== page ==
Al Lorentz is an Army Sergeant currently serving in Iraq. He recently wrote a brilliant article entitled, “Why We Cannot Win“. In it, he lays out, with hard facts and the perspective of an experienced civil affairs officer in country, what is wrong with our Iraq policy.
First, we refuse to deal in reality. We are in a guerilla war, but because of politics, we are not allowed to declare it a guerilla war and must label the increasingly effective guerilla forces arrayed against us as “terrorists, criminals and dead-enders.”
This implies that there is a zero sum game at work, i.e. we can simply kill X number of the enemy and then the fight is over, mission accomplished, everybody wins. Unfortunately, this is not the case. We have few tools at our disposal and those are proving to be wholly ineffective at fighting the guerillas.
The idea behind fighting a guerilla army is not to destroy its every man (an impossibility since he hides himself by day amongst the populace). Rather the idea in guerilla warfare is to erode or destroy his base of support.
So long as there is support for the guerilla, for every one you kill two more rise up to take his place. More importantly, when your tools for killing him are precision guided munitions, raids and other acts that create casualties among the innocent populace, you raise the support for the guerillas and undermine the support for yourself. (A 500-pound precision bomb has a casualty-producing radius of 400 meters minimum; do the math.)
Retired Air Force Lieutenant Colonel Karen Kwiatowski has written a follow-up article, “Roadmap for the Prosecution,” about Sergeant Lorentz’s assesment.
Al penned a factual personal assessment of what is happening in Iraq. He revealed no classified information. Far more detail on Iraq challenges has long been provided by respected retired military officers like Marine General Tony Zinni and former Director of the National Security Agency William Odom. Al wrote nothing more damning than what has already been published and released in part by the Central Intelligence Agency regarding conditions and future possibilities in Iraq.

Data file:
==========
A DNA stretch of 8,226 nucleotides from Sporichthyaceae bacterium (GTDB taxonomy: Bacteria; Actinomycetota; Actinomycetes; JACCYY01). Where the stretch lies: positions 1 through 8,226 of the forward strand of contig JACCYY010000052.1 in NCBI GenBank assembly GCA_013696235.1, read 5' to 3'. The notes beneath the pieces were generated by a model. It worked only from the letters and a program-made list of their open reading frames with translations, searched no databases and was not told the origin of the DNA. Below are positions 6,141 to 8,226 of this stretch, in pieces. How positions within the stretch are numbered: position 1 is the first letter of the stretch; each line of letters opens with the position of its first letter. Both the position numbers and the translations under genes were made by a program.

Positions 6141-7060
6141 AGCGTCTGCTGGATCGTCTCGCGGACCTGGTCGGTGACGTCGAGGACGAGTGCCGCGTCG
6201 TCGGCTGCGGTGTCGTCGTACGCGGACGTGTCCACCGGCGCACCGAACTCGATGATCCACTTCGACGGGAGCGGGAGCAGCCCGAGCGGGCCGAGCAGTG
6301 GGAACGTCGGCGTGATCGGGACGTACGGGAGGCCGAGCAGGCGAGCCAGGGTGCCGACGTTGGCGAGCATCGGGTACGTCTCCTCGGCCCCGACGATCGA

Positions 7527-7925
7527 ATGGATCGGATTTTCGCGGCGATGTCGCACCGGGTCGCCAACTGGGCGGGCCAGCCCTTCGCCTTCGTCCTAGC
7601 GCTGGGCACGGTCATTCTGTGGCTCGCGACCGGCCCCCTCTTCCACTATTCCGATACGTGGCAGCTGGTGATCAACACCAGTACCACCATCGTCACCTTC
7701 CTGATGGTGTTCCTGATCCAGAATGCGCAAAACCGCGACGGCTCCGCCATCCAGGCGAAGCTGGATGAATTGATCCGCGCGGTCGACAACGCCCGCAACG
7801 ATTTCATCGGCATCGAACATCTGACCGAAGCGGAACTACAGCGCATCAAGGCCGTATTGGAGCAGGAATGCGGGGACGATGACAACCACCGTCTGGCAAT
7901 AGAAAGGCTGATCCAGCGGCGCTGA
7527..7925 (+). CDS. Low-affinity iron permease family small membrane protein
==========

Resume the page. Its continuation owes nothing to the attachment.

So what is the problem?
The problem is that Al Lorentz, “Big Al” to his friends, has something that the Bush administration needs badly.
The Holy Grail in Washington is credibility. Bush and the Pentagon brass want it. The administration’s credibility deficit is its Achilles’ heel. Lack of credibility is the primary reason Bush will lose in November. George W. Bush’s own troubled past, a presidential lack of interest in terrorism until 9/11, criminal mendacity on the way to war in Iraq, flagrantly abused tax dollars at home and abroad, Patriot Act absurdities, artificial dummy governments amidst social and economic disaster in Kabul and Baghdad, the odd Iranian agent provocateur (Chalabi) and the more familiar Israeli-linked ones (Chalabi’s former allies in the Pentagon), the list goes on and on. It is as if Bush and Company signed up for a credibility destroyer of the month club at a special four-year subscription rate.
This is the kind of wisdom that the leaders of our country need to listen to. Unfortunately, neither Bush nor Kerry will seriously discuss our Iraq problems or propose any real solutions to it. Michael Badnarik has a real position on the war in Iraq and what our policy should be. It may not be perfect, but it’s honest and actually deals with the issues. If you think this message needs to be heard, donate to the campaign today.
Until something changes, I’ll keep getting emails like the one I got from my friend Brian today.
I was up in Boston this weekend to visit my brother-in-law who’s back from a 6 month gig in Bosnia. He’s a highly skilled tank commander, and went over to “keep peace” and maintain a few tanks for his final gig. But once he got over there they handed him a 75 lb backpack and an M16. He’s fucking 45 years old! He is so pissed. Now his back is shot. And he’s being “held in” until December 6th…so far. See, he was supposed to finish his service after Bosnia. Now there’s talk of sending his unit to Iraq in January. It’s just too close man. So at the base, right after getting back, He got fitted for desert gear and had his picture taken (for his obituary, not because he’s so damn cute). Welcome home. Thank you for your 11 years of service. You’re almost done. Kinda.
So there’s our backdoor draft, in case anyone needs a little evidence.